The siege of Orleans (4 February-March 1563) was the last major military action of the First War of Religion, and ended after the assassination of Duke François of Guise, the last major Catholic leader in the field.
Guise had become the sole Catholic leader as a result of the battle of Dreux (19 December 1562). Although this had been a Catholic victory two of their leaders had been lost - Anne, duke of Montmorency having been captured and Marshal Saint-André captured and then murdered. On the Huguenot side the Prince of Condé had also been captured, leaving Admiral Coligny as the main Protestant commander.
In the aftermath of the battle Coligny retreated to the main Huguenot stronghold at Orleans, before on 1 February leaving the city with his German cavalry. François d'Andelot was left to command the defence of the city.
The duke of Guise reached Orleans on 4 February, and the siege began on the following day. On 6 February the Catholics had their first major success. The main city of Orleans, on the north bank of the Loire, was connected by a bridge to the suburb of Portereau on the southern bank. The suburb had weaker defences than the main city, but its walls were protected by two bastions, one garrisoned by Gascon infantry and the other by German infantry. Guise sent his main army to make a feint against the bastion held by the Gascons, while a small force captured the other bastion. The suburb was quickly in Catholic hands, and the defenders only just prevented them from crossing the bridge into he main part of the city.
The siege was noteworthy for one of the first uses of brass shells in warfare. The English Ambassador, Sir Thomas Smith, who was observing the siege with the Royal court at Blois, recorded his impressions in a letter to the Privy Council -
' I have learned this day, the fifteenth instant, of the Spaniards, that they of Orleans shoot brass which is hollow, and so devised within that when it falls it opens and breaks into many pieces with a great fire, and hurts and kills all who are around it. Which is a new device and very terrible, for it pierces the house first, and breaks at the last rebound. Every man in Portereau is fain to run away, they cannot tell whither, when they see where the shot falls'.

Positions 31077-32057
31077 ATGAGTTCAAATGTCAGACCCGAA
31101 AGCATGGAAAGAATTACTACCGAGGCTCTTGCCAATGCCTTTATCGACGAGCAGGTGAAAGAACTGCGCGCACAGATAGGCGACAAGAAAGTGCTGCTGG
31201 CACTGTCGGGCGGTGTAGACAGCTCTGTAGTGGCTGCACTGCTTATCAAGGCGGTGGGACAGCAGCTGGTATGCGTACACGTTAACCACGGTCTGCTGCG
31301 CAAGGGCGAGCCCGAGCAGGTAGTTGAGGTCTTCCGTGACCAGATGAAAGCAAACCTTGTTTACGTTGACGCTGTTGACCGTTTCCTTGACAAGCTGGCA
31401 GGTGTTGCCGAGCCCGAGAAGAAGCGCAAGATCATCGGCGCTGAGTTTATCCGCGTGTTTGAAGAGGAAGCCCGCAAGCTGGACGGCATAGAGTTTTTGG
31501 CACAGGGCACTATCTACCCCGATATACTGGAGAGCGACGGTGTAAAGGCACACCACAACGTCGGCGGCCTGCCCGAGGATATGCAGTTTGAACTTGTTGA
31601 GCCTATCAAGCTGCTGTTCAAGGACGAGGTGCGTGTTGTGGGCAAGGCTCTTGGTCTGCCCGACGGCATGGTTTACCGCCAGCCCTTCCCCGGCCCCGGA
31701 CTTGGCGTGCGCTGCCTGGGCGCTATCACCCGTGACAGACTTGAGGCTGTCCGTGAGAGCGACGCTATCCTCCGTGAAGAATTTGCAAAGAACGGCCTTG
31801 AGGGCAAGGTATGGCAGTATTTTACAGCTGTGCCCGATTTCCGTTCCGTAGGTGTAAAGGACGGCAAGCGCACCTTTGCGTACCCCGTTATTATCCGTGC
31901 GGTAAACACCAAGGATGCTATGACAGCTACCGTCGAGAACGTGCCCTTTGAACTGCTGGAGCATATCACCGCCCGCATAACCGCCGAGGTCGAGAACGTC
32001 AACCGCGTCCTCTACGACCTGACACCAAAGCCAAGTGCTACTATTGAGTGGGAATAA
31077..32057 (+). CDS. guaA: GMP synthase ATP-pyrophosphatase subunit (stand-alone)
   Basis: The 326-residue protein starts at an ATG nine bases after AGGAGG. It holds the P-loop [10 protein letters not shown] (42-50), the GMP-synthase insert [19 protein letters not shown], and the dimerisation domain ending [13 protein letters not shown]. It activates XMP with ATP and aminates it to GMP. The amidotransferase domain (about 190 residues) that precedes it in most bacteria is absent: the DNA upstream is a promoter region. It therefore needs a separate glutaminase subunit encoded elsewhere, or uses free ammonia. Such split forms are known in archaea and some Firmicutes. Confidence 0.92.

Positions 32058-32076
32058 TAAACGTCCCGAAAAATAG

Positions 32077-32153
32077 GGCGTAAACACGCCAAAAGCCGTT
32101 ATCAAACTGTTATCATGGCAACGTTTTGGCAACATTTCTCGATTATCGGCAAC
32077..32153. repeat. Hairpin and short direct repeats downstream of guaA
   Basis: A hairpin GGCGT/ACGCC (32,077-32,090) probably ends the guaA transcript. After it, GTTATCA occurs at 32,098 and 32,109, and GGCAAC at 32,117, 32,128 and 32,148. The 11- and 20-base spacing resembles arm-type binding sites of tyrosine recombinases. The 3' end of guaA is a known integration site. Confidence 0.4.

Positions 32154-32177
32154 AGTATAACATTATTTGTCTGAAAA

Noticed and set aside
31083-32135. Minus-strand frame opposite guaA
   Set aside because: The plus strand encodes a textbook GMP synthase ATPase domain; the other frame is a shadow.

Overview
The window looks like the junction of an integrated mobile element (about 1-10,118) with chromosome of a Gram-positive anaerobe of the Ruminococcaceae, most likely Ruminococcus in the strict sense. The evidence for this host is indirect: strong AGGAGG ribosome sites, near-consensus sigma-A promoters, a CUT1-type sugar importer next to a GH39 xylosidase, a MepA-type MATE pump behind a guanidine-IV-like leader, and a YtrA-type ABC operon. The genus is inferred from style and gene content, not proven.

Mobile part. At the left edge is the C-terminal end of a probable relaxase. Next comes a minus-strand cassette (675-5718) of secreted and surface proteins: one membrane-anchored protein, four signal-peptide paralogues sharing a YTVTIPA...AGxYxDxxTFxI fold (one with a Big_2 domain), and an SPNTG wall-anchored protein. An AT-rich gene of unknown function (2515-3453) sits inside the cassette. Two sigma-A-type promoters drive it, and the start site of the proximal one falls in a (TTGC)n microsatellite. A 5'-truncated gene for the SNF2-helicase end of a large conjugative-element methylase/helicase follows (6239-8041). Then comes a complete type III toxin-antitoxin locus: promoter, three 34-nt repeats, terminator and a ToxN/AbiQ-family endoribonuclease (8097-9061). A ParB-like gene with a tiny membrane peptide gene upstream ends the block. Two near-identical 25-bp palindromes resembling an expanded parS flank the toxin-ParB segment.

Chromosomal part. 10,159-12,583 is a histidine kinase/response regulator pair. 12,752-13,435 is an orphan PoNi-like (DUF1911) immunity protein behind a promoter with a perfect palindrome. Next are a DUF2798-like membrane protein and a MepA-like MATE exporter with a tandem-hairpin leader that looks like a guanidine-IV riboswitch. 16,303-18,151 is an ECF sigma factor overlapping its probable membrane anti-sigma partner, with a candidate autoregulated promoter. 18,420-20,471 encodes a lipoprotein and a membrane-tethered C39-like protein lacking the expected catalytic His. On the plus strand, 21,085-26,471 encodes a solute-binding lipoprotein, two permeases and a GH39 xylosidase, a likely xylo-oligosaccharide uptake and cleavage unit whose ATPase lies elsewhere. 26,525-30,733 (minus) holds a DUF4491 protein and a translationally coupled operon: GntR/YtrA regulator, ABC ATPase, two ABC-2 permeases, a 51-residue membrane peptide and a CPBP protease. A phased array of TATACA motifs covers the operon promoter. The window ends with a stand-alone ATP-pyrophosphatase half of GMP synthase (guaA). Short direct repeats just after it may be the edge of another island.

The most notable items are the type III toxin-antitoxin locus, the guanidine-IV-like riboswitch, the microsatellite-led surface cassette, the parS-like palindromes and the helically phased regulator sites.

The nature of the siege, and of the entire war, changed dramatically on 18 February. The Royal siege works had progressed to the point where Guise was planning to launch an attack on the city on 19 February, and on the evening of the 18th he visited the works to inspect them. On his way back from this inspection he was shot and mortally wounded by a man on horseback. The assassin initially made his escape, but was later arrested when he became lost in the dark. The assassin, Jean Poltrot, lord of Mérey in Angoumois, was motivated by a desire to get revenge for Guise's persecution of the Huguenots. He was eventually executed for his crime, but outlived Guise, who died on 24 February 1563.
The death of Guise left Catherine de Medici free to begin peace negotiations. On 8 March the prince of Condé and the duke of Montmorency were both released, and a peace began on the same day. The basis of the Edict of Amboise was agreed on 12 March, and the treaty was signed by Condé on 18 March. The Huguenots won a limited amount of legal toleration, and four years of peace followed before the outbreak of the Second War of Religion.